August studied the folio’s miniscule cursive writing. The pages were yellowed and let off a dusty, musty smell as he rifled through them. The folio contained the reports of an anonymous writer that was trailing a series of bizarre murders across Germany prior to and during the first World War. August had difficulty with the archaic prose that the folio was written in. He quietly typed his translation on his laptop, doing his best to reflect the original author’s intentions.
The bites are abnormal and inconsistent with a typical vampire‘s bite. Rather than leaving fang marks, the vampire’s teeth seem to shear and tear flesh. I would guess that the creature is likely to eat flesh as well as blood. Bodies that did not reanimate were found dried and withered, as though they had decomposed for about five years or so.
Fresh bites have shown signs of swift degeneration of tissue; the infection spreads visibly through the veins. When the body is consumed with the infection, it dies and then reanimates as a cannibalistic ghoul.
August was happy that he had managed to get Mr. Zelinski to the hospital and defeat the infection. He would have hated to see such a kindly man become a monster. August felt that the folio was proof that Sebottendorff was active prior to World War II. The attacks showed similar patterns; the bite and the infection cinched it for him. However, the skeptic the hid inside of him still had questions. How had Sebottendorff find Mr. Zelinski? Where was he hiding now? How old was the vampire? Was this an account of Sebottendorff, or just a coincidence? August kept asking himself these questions as he continued his translation.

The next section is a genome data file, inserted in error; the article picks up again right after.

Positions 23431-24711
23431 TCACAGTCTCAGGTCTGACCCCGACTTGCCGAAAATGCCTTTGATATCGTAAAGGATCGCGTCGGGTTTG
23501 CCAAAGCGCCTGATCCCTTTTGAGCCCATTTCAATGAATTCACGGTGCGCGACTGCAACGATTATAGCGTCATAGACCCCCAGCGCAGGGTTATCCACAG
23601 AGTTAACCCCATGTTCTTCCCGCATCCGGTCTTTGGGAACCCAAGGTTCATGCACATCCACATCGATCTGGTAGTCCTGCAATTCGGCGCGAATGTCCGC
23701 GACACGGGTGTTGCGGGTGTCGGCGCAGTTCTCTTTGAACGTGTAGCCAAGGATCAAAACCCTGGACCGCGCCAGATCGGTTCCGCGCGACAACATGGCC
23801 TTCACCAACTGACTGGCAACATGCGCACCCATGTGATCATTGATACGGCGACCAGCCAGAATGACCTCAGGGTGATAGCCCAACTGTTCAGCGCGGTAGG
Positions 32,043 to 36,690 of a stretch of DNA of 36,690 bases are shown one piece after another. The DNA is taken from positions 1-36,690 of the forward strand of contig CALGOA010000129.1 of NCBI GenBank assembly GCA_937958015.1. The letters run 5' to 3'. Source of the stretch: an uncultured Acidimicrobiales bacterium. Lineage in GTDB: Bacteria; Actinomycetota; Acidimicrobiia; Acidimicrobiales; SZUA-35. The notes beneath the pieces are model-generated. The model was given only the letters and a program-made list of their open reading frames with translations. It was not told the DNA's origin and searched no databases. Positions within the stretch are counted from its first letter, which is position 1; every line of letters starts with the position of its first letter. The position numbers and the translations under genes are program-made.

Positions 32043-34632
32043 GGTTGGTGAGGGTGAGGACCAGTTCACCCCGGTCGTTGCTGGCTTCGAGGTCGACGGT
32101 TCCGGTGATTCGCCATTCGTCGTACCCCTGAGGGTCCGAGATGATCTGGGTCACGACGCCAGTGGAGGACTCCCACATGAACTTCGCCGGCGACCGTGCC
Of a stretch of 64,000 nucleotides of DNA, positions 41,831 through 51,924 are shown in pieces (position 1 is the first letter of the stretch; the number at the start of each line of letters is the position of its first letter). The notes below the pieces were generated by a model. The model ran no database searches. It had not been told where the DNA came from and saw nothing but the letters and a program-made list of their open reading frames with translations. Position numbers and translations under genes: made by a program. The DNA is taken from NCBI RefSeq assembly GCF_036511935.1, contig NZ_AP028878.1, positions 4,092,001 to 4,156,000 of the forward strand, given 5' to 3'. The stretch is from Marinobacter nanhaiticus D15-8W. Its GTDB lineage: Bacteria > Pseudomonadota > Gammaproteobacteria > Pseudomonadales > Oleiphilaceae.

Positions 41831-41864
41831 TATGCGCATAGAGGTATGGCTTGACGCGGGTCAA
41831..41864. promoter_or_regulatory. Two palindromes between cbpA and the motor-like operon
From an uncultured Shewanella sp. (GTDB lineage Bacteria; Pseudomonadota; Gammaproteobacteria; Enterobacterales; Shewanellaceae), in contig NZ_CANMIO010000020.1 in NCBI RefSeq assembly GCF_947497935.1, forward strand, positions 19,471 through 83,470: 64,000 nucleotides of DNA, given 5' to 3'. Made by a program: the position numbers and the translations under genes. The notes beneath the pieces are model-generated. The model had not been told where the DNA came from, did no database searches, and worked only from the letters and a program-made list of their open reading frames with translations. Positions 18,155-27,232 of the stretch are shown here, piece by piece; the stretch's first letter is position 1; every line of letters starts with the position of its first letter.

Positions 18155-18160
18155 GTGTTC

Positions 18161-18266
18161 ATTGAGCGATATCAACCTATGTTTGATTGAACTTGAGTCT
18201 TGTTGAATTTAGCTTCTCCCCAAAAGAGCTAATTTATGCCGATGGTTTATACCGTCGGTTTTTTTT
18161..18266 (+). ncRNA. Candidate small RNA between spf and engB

“I think we’re going to need your help.” announced Minerva suddenly. Her grandfather, Adrian, was a powerful wizard. He used the power of captured souls to fuel magic that would be impossible otherwise. His technique had extended his life far beyond normal human expectancy. Without an illusion, he appeared as a youthful man that was no older than twenty, despite his actual age of nearly two-hundred years. He had been in his laboratory organizing vials of shining vapor when his granddaughter had paid him a visit.
“Yet, I doubt that August wants my help. That is why you are here alone.” observed Adrian, indicating a chair that Minerva could sit in. Like many things that Adrian owned, the chair was strictly utilitarian. It was comfortable enough, unassuming, and practical. None of his possessions indicated the vast wealth he had accumulated. Minerva sat in the chair, crossing her legs and pushing her long, blonde hair from her face.
“Young men in this country seldom like to ask for help from their elders. They want to carve their own way through the wilderness of the world. I guess its like that in most places. Yet, there is much to be said of a man that is willing to become a student.” lectured Adrian. Minerva knew that Adrian was trying to steer the conversation; he wanted to question her decision to abstain from using magic, but he wanted to be polite about it. She found that most conversations with her grandfather were like this one.